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Dollar Drop to Eight-Month Low Fires Euro, Pound Higher

Dollar Drop to Eight-Month Low Fires Euro, Pound Higher

Talking Points:

- Dollar weakness continues to drive as we near the close of Q2, and this has created outsized rallies in European and British counter-parts.

- Gold prices continue to fall as indication of increasing inflation expectations that are percolating through many major economies.

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The down-trend in the Dollar continues with the Greenback sinking to another fresh low this morning, temporarily falling below election night support to set fresh 8-month lows. The swing-low from election night came-in at a key level of 95.86, which is the 50% Fibonacci retracement of the 16-year move in the Dollar.

Meanwhile, rather brisk up-trends have developed in European and British counterparts as both the Euro and British Pound have caught concerted bids to push-higher. While the Euro has been trending-higher for much of 2017 as investors have been attempting to front-run the ECB’s stimulus exit, the Bank of England joined the party yesterday when BoE Governor Mark Carney alluded to the potential for interest rate hikes in the U.K. This is a pretty big deal considering how incredibly dovish Mr. Carney was around Brexit, following up the referendum with a ‘bazooka’ of stimulus that led the bank to purchasing a considerable chunk of the British Corporate Debt market.

The excitement around these themes brings along the potential for the continuation of trends as we move into Q3, which begins next week. Below, we look at three of the more active FX markets to investigate strategy for each.

The Dollar (as shown with DXY)

The U.S. Dollar is incredibly weak right now, currently catching intra-day support off the longer-term Fibonacci level mentioned above, which is confluent with the support area of the 2017 bearish channel in the Greenback. Likely key here is picking your spots: While the Dollar has been incredibly weak against the Euro and the Pound, strength has shown in the Greenback against the Japanese Yen, and this very much echoes the ‘reflation’ trade that was seen in Q4 2017 after the Presidential Election. So, while traders would likely want to look for some element of USD-weakness against both the Euro and British Pound as we move into Q3, that short-USD risk can be offset, to some degree, in long USD/JPY positions.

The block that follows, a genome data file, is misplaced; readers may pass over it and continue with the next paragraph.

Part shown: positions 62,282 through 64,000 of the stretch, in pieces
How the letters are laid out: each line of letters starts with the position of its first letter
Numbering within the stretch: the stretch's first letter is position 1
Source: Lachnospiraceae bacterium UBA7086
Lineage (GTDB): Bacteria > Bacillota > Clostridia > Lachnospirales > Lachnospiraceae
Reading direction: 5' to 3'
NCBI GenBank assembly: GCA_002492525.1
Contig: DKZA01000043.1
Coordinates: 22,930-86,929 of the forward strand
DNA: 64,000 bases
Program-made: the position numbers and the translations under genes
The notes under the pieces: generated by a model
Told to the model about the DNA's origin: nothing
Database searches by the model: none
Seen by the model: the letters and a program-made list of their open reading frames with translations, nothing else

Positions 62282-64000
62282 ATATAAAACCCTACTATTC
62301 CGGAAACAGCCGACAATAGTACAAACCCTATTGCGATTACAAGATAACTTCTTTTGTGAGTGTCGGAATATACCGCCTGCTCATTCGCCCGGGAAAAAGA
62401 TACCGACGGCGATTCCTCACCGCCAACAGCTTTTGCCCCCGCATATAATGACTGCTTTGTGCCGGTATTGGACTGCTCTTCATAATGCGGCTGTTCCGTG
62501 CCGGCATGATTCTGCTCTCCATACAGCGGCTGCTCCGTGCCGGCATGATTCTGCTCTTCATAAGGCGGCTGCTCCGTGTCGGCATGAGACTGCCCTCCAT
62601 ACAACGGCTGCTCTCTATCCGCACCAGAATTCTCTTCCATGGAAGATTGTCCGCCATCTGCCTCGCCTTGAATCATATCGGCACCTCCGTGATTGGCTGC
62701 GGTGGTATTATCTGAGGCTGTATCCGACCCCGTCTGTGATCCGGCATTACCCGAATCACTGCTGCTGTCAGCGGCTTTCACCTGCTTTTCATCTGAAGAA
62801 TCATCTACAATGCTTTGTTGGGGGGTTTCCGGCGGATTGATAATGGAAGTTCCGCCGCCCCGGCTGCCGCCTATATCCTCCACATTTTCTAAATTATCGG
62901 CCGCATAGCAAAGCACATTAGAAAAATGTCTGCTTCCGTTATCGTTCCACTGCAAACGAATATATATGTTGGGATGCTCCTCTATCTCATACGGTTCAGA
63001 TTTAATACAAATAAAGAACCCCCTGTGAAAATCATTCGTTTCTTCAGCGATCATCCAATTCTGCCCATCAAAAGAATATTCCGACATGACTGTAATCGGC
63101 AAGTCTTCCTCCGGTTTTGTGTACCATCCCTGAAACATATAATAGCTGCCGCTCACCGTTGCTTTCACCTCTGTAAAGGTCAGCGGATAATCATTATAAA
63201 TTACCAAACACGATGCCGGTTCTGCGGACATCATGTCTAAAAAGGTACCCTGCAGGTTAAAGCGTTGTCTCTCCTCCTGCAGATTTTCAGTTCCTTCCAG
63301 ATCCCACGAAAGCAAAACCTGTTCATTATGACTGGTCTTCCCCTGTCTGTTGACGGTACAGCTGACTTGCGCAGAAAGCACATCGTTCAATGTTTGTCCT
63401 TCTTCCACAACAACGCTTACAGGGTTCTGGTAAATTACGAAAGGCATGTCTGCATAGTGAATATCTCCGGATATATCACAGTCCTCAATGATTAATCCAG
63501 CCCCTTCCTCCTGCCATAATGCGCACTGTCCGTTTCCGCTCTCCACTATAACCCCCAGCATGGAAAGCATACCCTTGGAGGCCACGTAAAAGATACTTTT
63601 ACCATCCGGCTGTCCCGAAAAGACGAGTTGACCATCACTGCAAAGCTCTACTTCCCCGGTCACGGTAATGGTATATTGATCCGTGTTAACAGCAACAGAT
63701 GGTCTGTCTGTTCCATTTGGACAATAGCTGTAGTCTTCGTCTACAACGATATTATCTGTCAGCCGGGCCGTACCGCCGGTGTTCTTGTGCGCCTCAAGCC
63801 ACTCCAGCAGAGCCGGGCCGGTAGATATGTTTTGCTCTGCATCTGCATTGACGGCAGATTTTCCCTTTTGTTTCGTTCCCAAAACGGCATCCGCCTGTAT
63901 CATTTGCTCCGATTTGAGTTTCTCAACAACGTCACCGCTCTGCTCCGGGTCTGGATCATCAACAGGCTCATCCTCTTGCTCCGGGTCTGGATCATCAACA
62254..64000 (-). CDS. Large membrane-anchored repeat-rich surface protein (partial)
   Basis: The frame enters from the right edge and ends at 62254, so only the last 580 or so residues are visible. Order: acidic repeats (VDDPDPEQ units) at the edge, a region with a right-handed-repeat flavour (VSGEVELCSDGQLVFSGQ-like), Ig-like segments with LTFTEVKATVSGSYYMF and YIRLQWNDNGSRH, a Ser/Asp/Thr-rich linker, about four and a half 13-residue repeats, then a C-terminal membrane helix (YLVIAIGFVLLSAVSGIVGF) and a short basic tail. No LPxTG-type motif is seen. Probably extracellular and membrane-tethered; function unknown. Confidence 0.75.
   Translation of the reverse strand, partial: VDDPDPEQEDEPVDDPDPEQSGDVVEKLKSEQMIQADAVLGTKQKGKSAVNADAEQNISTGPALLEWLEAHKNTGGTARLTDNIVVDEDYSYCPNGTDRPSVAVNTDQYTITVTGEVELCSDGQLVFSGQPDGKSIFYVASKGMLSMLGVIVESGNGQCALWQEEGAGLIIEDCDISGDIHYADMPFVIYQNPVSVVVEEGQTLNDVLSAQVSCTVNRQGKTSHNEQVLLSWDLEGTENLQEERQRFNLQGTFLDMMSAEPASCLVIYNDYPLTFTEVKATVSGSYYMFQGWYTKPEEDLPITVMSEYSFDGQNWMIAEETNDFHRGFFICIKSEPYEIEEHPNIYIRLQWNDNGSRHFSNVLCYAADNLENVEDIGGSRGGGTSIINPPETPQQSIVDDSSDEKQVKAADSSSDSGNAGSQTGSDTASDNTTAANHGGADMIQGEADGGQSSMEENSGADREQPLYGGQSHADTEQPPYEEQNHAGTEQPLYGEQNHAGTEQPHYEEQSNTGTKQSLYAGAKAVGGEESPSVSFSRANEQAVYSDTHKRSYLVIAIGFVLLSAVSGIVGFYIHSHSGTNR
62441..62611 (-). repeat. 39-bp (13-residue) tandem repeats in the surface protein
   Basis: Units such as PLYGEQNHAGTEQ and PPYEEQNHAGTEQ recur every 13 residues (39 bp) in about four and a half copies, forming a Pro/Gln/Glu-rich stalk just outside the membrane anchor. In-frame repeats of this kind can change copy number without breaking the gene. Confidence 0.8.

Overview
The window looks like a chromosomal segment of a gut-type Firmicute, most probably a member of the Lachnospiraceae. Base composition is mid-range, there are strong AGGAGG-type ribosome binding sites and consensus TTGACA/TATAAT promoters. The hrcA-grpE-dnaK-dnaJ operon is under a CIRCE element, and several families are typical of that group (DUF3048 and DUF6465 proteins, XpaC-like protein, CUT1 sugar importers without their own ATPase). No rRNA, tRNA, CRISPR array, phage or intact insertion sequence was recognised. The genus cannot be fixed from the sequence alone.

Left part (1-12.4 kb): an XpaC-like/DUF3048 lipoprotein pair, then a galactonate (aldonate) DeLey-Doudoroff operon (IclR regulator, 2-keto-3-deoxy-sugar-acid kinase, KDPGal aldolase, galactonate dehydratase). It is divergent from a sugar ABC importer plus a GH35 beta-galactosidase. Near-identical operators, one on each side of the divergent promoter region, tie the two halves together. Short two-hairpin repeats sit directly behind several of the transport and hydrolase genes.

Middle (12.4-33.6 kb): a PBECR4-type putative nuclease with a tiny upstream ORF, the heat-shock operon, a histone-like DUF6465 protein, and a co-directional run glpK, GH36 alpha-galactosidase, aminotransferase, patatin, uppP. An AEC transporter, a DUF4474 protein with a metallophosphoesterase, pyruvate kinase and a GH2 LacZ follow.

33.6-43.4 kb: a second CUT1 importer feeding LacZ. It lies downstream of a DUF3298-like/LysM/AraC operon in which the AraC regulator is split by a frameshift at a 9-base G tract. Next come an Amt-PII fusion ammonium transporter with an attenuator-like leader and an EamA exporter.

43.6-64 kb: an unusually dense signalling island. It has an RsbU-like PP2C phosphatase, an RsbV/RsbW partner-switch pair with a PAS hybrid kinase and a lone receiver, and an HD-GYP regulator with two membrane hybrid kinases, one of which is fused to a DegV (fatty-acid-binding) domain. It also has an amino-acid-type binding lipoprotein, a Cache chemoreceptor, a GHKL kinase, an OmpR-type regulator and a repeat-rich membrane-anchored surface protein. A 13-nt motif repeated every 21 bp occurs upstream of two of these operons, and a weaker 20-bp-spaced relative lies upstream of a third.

DXY Daily Chart with emphasis on near-term support around 95.86 Fibonacci level

Chart prepared by James Stanley

The British Pound

This is one of the more exciting current themes as we’re still in the very early stages and there could be a considerable amount of continuation if this scenario continues to develop in Q3. The big date on the calendar is the Bank of England’s Super Thursday batch of announcements in August (Thursday, August 3rd), as this is the next opportunity for the bank to update inflation forecasts. It appears that we’ve seen some element of capitulation at the BoE of recent as the bank has made initial moves to a more-hawkish stance, again echoed by Mr. Mark Carney yesterday. Given the short-exposure in the pair after the Brexit referendum, topside breaks above the 1.3000-threshold will likely bring some element of squeeze to longer-term shorts, and this could mean more upside as those shorts have to cover positions in a rising market.

GBP/USD 4-Hour Chart highlighting this week’s Bullish Reversal with 1.3000 test

Chart prepared by James Stanley

The Euro

This theme has been building for much of 2017, and the interesting aspect around this scenario is how markets have been seemingly fading Mario Draghi’s dovish pleas. At no point has the ECB President really said that the bank is ready to scale back stimulus. At ECB meetings in April and again in June, Mr. Draghi directly said that the bank hadn’t yet plotted such a scenario, yet markets continued to support the Euro so that as USD-weakness drove further, EUR/USD popped-higher.

The big item of interest for the Euro as we move into Q3 is the ECB meeting in September (Thursday, September 7th), as this is the next set of updated forecasts that we’ll get from the bank, and then we can see just how worried the ECB might be about rising inflation while the bank stays heavy on the stimulus front.

IG Client sentiment remains elevated in EUR/USD, with a current reading of -3.74-to-1. Given retail sentiment’s contrarian nature, this is bullish for EUR/USD as we move into Q3.

EUR/USD Daily Chart with Emphasis on Bullish Breakout of Bullish Channel

Chart prepared by James Stanley

The Japanese Yen

Perhaps one of the biggest takeaways of the past couple of weeks has been Yen weakness. While the Dollar has remained weak throughout much of 2017, Yen weakness has taken-over since the Fed’s rate hike earlier in the month. This very much speaks to the ‘reflation trade’ in Q4, when the Japanese Yen remained extremely weak under the premise that the BoJ would likely be one of the last major Central Banks to a) move away from stimulus and b) actually begin tightening policy.

This recent re-emergence of Yen weakness has driven USD/JPY above a key zone of resistance that runs from 111.61-112.40. If we do see a continuation of the ‘reflation trade’ as we move into Q3, Yen weakness will likely remain as one of the more attractive venues to trade such at theme.

USD/JPY Hourly Chart Showing Bullish Gyration Above Key Resistance Zone

Chart prepared by James Stanley

--- Written by James Stanley, Strategist for

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DailyFX provides forex news and technical analysis on the trends that influence the global currency markets.